Lee Odden

Reader Poll: What makes you love your SEO job?

reader poll

It’s pretty common knowledge that talented SEO professionals are in high demand. Agencies, companies and businesses that would not normally offer search marketing as a service are looking for SEO, SEM, copywriting, analytics and coding professionals. As a result, companies are offering a variety of enticements or perks to attract and keep quality individuals.

If you are a search marketing professional, (management, acct management, production, support) What are the perks or benefits that make you the most satisfied with your job? Note, this is not what attracts you to change jobs, but what are those perks that make you want to stay, even the oddball reasons.

What do you like most about your search marketing job?

  • The client projects are fun, interesting, challenging (24%, 18 Votes)

Lee Odden

Top 5 Ways SEO Agencies and Clients Piss Each Other Off

Communication is key in business relationships as much as it is in personal relationships. Most of the disappointments that often happen in client/agency relationships have to do with faults in communication. Not being able to empathize with another’s perspective can make things troublesome pretty quickly.

Below are some real and some tongue in cheek considerations for why SEO firm and client relationships can get shaky:

Top 5 Ways SEO Agencies Piss Off Their Clients:

  1. Agency over promises and under delivers
  2. Agency uses tricks and gets client site penalized by search engines
  3. SEO techie insults client side account manager on lack of knowledge about topics such as latent semantic indexing and not knowing the name of the last Google update
Lee Odden

Elements of Successful Client Relationships

On the heels of yesterday’s poll about why agencies would discontinue working with clients, I think it’s important to consider what makes a successful client engagement. As was pointed out in the comments, not every client relationship is the same and a lot depends on the work that is done up front.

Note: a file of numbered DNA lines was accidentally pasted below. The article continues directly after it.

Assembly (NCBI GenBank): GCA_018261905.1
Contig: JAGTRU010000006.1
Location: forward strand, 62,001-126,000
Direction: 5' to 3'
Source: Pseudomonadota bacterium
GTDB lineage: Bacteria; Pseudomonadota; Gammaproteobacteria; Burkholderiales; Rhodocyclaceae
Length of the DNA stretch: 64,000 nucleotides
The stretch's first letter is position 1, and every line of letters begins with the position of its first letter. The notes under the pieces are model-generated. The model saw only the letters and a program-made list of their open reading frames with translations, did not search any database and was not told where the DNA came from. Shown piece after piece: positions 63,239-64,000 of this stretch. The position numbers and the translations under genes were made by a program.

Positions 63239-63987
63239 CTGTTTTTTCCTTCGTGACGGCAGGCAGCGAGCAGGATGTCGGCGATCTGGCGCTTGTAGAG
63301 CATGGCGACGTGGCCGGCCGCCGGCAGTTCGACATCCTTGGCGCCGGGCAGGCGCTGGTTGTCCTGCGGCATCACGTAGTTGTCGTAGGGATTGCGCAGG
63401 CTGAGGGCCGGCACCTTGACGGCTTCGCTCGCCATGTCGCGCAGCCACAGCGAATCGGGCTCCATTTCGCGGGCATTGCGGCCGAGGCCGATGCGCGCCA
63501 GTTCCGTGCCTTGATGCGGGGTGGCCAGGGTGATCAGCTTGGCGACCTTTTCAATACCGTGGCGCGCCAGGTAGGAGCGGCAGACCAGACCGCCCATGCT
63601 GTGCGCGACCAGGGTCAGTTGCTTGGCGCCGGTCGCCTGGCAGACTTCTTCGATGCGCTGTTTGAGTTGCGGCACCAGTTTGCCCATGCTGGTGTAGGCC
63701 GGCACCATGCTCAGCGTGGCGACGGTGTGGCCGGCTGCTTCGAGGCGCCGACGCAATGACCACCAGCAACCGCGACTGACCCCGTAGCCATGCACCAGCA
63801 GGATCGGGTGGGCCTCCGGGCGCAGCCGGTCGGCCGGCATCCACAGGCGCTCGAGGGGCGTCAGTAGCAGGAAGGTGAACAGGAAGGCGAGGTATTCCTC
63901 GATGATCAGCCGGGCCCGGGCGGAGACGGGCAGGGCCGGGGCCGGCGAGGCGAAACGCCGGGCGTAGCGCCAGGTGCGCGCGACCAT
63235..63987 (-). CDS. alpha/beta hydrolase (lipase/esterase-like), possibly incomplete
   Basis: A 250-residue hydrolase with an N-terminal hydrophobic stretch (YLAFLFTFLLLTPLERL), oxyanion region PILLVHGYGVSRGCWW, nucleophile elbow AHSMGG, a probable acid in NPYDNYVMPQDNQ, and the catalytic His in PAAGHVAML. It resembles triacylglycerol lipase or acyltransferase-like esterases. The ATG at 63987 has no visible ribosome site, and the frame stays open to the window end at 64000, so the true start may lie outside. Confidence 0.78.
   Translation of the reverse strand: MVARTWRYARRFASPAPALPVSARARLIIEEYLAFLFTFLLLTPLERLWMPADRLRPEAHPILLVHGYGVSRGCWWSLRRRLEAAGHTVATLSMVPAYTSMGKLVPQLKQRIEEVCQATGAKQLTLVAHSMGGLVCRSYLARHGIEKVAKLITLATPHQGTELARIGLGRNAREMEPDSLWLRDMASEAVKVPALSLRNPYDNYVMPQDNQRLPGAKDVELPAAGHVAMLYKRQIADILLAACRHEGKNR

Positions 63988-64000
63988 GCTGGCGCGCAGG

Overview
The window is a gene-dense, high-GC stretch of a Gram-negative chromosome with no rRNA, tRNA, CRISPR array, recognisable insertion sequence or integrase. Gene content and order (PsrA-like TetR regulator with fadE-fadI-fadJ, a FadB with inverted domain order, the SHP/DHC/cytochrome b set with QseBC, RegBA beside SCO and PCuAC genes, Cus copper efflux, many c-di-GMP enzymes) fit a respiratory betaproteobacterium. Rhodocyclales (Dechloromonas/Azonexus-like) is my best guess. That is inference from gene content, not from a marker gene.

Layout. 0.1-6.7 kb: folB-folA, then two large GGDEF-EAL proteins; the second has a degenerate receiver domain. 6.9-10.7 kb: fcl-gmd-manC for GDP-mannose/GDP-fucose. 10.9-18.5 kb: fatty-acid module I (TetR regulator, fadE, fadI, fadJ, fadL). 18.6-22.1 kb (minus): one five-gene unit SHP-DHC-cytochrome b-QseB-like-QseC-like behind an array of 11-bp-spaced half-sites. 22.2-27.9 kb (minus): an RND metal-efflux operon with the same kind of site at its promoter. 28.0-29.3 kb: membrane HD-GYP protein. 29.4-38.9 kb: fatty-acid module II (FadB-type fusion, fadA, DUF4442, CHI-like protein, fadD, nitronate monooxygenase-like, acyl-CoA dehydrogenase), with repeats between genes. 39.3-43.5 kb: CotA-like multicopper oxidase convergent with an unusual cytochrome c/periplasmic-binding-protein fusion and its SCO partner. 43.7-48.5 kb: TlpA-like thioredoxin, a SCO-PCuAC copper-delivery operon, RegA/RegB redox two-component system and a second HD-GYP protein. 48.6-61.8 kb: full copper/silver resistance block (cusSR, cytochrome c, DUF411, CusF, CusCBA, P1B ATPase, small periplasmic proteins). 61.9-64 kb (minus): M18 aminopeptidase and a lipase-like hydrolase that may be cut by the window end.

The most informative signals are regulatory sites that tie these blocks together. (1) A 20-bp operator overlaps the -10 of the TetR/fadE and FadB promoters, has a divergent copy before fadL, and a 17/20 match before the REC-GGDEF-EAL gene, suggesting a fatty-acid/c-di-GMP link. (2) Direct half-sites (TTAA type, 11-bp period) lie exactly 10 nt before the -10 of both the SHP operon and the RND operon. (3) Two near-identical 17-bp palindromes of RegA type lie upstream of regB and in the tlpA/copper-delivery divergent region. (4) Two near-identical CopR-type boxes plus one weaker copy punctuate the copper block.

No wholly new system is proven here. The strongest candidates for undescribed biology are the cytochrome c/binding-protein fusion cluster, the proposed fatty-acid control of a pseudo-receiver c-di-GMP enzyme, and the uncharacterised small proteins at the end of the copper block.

On the agency side, there must be an effective process in place for accurately assessing the client situation and making proper recommendations. Too often agencies lead with the services they WANT to offer rather than what the client actually NEEDS. Having a good handle on staffing, client load, expertise and account management are also critical.

Lee Odden

Reader Poll: Top Reasons to Let a Client Go

reader poll

For the most part, when you mention “firing” someone, it’s in reference to an employee termination. Or perhaps it’s a situation of a client “firing” their agency. There’s also the “firing” of clients that happens for a variety of reasons. Hopefully it’s a good reason for both the agency and the client. It’s an inevitable part of doing business, especially with consulting,  marketing and advertising industries where agencies are in high demand.

No one likes to do it, but it happens.

For example, the client needs might change beyond what the agency can deliver or the business model of the agency might change, requiring the “cleansing” of client engagements that are not consistent with the business. I am curious about the reasons that client engagements are terminated by agencies, so if you’ve been in that situation, please take the poll below:

Lee Odden

Holistic SEO Strategy: Zone or Man to Man?

In a recent conversation with a big brand company conducting their search marketing vendor selection process, I was asked what “our angle” was. What makes TopRank different from other SEO firms?

The question was followed up with the observations that other SEO vendors this company had talked to all seemed to distinguish themselves by focusing on certain aspects of search engine optimization. Some focused on content, some relied on links and others focused on code and the technical side of SEO.

I am a fan of the adage, “Fact tell and stories sell”, so whenever I can, I like to use an analogy or story to explain things. Hence came the “zone or man to man” idea to explain tactical versus holistic search engine optimization.

Lee Odden

Interview with Andy Beal of Marketing Pilgrim

Spotlight on Search: Interview with Andy Beal

andy-beal.jpg I’ve known Andy Beal via blogging and search marketing conferences for a while now and had the privilege of speaking with him on a SEO Blogger and Reporter panel at the last WebmasterWorld Pubcon in Las Vegas.

While I had great respect for Andy’s accomplishments at building search marketing companies and developing top notch blogs, his performance during the panel was genuinely impressive. His grasp of the big picture and business aspects of search marketing were/are very insightful. My public relations firm has even hired Andy for some consulting on reputation management and I am happy to recommend him.